Sign in / Join
1200x630_278912_mipcom-2014-what-do-we-want-conten

Canada looks to sell its TV shows to the world at MIPCOM in Cannes

1200x630_278912_mipcom-2014-what-do-we-want-conten

CANNES, France – Two weeks ago, a terrible storm whipped this Mediterranean seaside resort town. Several people drowned, cars were tossed sideways and power was cut throughout the south of France.

The storm struck right on the eve of MIPCOM, the annual international television marketplace, but the show did go on.

For the studio executives, producers and distributors — who made expensive investments in lavish pavilions, billboards and other marketing hoopla — it was just another sign that some things are beyond their control. The world can be turned upside down just like that.

Such is the state of the international TV business. There is a tsunami of change on the horizon and cool heads will be needed to navigate an uncertain future.

In many ways, Canada is at the centre of this storm.

There is a strong Canadian presence at MIPCOM, with pavilions representing both Canada and Quebec leaving large footprints on the floor of the multi-level convention centre. Popular shows such as “Murdoch Mysteries,” “Just for Laughs” and “Rookie Blue” are competing with the best the world has to offer. The new CBC drama “The Romeo Section” was hyped on a giant billboard right across from the marketplace.

Helping to champion these shows and Canadian television in general at MIPCOM was Valerie Creighton, president and CEO of the Canada Media Fund (CMF). The Saskatchewan-native is bullish on the Canadian TV industry.

“The perception at home, that it is a small business, isn’t accurate,” she says, pointing out that TV and film productions employ over twice as many Canadians as the banking industry.

The CMF’s main function is funding, but Creighton also embraces her role as a cheerleader. She feels her agency must “do something to take the story of what this sector is to the public.”

“What keeps me up at night,” she says, “is how to get good Canadian stories to be accessible and visible in this massive content market.”

This year at MIPCOM, the CMF mounted a campaign to promote two Canadian sci-fi shows: “Killjoys” and “Between.” Producers and cast members, including Aaron Ashmore (previously on “Smallville”), took questions at Cannes. According to Creighton, both series beat their respective station averages last season on Space and City. The two Ontario-based series head back into production later this year.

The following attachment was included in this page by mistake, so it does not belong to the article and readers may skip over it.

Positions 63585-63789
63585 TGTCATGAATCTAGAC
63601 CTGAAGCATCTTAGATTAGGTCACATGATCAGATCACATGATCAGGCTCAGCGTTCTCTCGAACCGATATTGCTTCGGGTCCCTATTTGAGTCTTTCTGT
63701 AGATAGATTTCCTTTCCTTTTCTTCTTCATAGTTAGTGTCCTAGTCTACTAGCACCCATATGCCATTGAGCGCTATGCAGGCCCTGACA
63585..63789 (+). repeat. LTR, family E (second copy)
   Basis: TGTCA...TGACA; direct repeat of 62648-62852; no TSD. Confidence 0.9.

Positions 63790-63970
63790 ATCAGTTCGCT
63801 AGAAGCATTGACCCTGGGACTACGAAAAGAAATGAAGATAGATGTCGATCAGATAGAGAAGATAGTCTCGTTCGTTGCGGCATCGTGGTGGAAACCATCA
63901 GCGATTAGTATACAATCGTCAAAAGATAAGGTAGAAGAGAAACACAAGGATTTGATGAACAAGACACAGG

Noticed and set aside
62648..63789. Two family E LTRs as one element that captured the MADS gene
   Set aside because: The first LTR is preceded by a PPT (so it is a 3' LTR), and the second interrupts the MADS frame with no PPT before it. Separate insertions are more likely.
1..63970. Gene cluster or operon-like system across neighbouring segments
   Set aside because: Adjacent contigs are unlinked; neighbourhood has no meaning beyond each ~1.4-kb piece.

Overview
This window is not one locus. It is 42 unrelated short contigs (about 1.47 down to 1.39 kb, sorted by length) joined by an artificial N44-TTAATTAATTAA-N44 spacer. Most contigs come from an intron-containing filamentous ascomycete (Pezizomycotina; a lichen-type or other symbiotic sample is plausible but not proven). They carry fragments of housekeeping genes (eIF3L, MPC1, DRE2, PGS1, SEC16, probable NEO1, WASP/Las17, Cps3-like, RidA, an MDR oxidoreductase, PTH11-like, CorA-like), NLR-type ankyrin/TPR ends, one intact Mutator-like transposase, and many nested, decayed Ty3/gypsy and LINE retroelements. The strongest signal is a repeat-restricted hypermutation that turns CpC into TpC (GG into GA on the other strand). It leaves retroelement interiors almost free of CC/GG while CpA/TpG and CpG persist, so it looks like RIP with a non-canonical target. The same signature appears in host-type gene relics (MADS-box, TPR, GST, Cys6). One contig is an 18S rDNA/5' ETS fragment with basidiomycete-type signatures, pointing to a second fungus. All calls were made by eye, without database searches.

At MIPCOM, they were being sold as the type of escapist fare that a) connects with millennials and b) sells well internationally. Their success suggests the path for producers seeking berths on Canadian TV schedules may be to first conquer space and then conquer the world.

The CMF faces the same challenges the rest of the Canadian TV industry faces: how to survive in a world where consumers can leap past broadcasters and regulators by going straight to over-the-top content providers such as Netflix for content. Plus, what happens when the CRTC starts implementing plans to force the unbundling of specialty channels?

The CMF gets a third of its funding through the federal government and two-thirds mainly from the big five media companies: Shaw, Rogers, Cogeco, Quebecor and Bell. If some of their specialty channels disappear — as expected once pick ‘n’ pay kicks in — reduced funding levels may be part of the collateral damage.

Creighton feels new formulas will have to be envisioned in order to continue to support Canadian TV production.

“We will have to respond to whatever is happening in the market,” she says.

The CMF started shifting some of its revenue “envelopes” to digital productions five years ago. That move is paying dividends in international co-production and distribution agreements today, including a just-reached deal with New Zealand.

She also points to Netflix’s participation in “Between” as a game-changer. The series was originally commissioned by Rogers. Once that broadcast license was obtained, CMF funds were accessed. Netflix then got involved and ultimately partnered on the deal — the first time a foreign-owned, over-the-top content provider has teamed with a Canadian broadcaster.

It is a very “Between” deal. Netflix doesn’t pay tax and doesn’t contribute to Canadian funding agencies such as CMF. Rogers does. Creighton can live with the arrangement. She’s happy the “Between” producers get a bigger budget to tell stories she can help showcase to the world.

The bottom line, she says, is, “How are we going to finance these shows?”

The challenge for Creighton and others ahead will be to fit domestic funding strategies into what is becoming more and more a borderless business.

— Bill Brioux is a freelance TV columnist based in Brampton, Ont. While in Cannes, Brioux was a guest of Telefilm Canada.

Leave a reply